What's Wrong With The Houston Music Scene? Anything?

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Rocks Off has wanted to ask our esteemed little group of Houston musicians this question from the first time we birthed this still-new blog series. Maybe it only gets asked in the smoking section in front of some venue after a couple of drinks and smokes, but it's still a valid pressure point.

We're not saying Houston sucks, because it doesn't. The music scene here, local and touring bands alike, keeps Rocks Off busy almost seven days a week. If we didn't need our beauty sleep or "special gentleman time," we could live in venues non-stop seeing bands.

But if you ask anyone involved in Houston music - bloggers, musicians, bartenders, club owners, promoters, even the guitarist's girlfriend - he or she will no doubt have a beef with something, be it personalities, cliques or something less subjective.

Some of them will say nothing at all is wrong, and paradise exists in your own universe. You make your own reality. If you think the scene is bad, it will be bad. Like Billy Bob Thornton said in U-Turn, "You think bad, and bad's what you'll get."

So what grinds your gears, Houston?

April Patrick, Girls Rock Houston: I used to waste my time trying to impress people that were boring me to tears. But I finally realized that they were the ones with the shitty scene and I didn't have to participate in it.

So I started caring about having fun with my friends. We play music almost every night, we book our own shows, have our own parties, and work on our own non-band projects. If someone wants us, they know where to find us, and they do.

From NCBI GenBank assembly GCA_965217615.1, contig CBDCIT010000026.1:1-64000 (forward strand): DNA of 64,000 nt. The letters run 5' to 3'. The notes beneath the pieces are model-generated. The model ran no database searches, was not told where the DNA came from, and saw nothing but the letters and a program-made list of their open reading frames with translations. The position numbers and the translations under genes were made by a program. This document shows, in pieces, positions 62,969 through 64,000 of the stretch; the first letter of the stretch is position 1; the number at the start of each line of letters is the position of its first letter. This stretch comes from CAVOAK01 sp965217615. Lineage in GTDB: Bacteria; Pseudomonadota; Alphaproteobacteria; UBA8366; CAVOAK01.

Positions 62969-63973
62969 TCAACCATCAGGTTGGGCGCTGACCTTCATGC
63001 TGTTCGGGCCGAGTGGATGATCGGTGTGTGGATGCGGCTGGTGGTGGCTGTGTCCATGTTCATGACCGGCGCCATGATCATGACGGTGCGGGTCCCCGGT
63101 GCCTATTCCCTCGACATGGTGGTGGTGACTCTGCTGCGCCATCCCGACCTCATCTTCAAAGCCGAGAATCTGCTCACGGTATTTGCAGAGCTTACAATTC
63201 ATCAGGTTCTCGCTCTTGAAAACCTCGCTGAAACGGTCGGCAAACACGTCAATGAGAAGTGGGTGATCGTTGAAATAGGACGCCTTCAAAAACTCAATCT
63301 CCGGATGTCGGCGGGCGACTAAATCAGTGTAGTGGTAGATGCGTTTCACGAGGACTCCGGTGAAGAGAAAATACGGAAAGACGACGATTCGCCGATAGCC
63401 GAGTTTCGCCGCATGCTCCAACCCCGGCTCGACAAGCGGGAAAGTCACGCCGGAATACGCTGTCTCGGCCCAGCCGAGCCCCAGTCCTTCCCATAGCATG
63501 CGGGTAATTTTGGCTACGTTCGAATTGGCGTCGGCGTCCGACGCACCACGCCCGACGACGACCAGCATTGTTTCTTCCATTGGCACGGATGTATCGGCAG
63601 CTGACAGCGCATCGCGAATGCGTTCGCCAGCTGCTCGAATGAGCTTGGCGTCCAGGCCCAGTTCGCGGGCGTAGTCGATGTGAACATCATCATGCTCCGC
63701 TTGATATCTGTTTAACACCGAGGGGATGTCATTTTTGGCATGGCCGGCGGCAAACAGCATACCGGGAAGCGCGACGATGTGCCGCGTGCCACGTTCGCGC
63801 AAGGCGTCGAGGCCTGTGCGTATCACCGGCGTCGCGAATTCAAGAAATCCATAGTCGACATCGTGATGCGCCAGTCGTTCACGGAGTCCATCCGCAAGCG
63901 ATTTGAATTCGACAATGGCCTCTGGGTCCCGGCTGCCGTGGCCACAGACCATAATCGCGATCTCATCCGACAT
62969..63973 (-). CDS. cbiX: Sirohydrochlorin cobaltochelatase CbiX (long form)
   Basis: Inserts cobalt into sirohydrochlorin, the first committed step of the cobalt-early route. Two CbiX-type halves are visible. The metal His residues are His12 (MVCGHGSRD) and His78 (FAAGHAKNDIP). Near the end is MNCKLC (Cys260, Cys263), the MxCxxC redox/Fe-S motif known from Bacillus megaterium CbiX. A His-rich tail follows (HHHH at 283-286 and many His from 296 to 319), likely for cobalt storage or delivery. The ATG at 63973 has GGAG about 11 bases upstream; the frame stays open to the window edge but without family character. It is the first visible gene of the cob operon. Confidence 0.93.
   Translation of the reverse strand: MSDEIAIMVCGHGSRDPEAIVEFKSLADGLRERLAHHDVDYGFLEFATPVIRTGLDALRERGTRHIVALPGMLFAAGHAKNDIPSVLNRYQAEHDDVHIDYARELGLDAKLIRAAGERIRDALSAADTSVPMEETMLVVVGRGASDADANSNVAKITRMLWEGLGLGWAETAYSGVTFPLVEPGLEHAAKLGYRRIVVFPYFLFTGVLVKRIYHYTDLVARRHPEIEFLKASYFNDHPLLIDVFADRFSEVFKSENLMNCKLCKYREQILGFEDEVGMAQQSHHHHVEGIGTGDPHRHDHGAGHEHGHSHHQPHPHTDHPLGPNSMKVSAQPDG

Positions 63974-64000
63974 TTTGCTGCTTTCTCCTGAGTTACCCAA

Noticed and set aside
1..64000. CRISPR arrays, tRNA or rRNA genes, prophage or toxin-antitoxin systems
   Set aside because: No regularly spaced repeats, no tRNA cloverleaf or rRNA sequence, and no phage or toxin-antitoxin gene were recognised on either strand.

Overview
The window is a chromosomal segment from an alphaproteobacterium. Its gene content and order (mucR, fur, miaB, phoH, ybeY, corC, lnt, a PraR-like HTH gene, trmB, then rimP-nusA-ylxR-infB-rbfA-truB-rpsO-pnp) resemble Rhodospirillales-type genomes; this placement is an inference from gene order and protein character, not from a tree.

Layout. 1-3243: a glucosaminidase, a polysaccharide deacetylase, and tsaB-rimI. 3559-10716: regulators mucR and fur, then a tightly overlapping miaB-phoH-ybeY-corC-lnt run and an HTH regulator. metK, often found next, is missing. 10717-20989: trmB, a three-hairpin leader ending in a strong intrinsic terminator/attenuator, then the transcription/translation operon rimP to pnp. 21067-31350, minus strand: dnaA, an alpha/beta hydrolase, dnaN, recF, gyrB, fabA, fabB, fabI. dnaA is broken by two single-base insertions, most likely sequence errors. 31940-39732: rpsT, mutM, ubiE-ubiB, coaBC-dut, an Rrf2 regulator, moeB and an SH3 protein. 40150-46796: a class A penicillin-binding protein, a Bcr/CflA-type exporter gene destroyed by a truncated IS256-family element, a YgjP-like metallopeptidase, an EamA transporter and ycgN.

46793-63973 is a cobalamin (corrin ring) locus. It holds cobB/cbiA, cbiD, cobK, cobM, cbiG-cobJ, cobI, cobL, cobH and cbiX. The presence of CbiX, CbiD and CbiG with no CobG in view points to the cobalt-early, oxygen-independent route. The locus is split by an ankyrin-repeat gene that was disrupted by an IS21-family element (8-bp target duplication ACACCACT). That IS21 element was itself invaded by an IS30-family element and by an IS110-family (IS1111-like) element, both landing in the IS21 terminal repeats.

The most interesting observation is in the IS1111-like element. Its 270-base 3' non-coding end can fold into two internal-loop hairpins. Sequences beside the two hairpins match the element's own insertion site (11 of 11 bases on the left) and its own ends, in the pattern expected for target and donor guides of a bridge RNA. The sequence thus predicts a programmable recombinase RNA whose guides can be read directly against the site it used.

It doesn't matter that we don't get asked to play with bands, that we don't really like anyway, at clubs we hate going to. We can just book the bands we want to see at venues we like. Does it sound like there's anything wrong with that?

The sooner the "scene" can let go of the criticism of itself and just focus on having fun the sooner it'll be boys, beers and burgers for everyone.


Joe Ortiz, Clockpole: My only complaint is watching people stand still instead of dancing, jumping, screaming or acting like fools. About the only guy I see consistently going nuts is Jose Pineda from Gnome Chomsky. I love that guy.

John Sears was another guy you could see jumping around but alas, he has moved away from our wonderful city. I'll look around at shows and see people looking like they want to get loose but don't.

It always helps when the bands open up and allow interaction. The best examples of this are Somosuno (people on stage at the album release), Muhammadali (playing in the middle of the audience and letting the fans sing along into the mics), B L A C K I E (plowing through the audience and making you pay attention), Sideshow Tramps, Cop Warmth and, not to yank my own chain, Clockpole.

We literally hand instruments to the audience, force people on stage [and] force musicians off stage.




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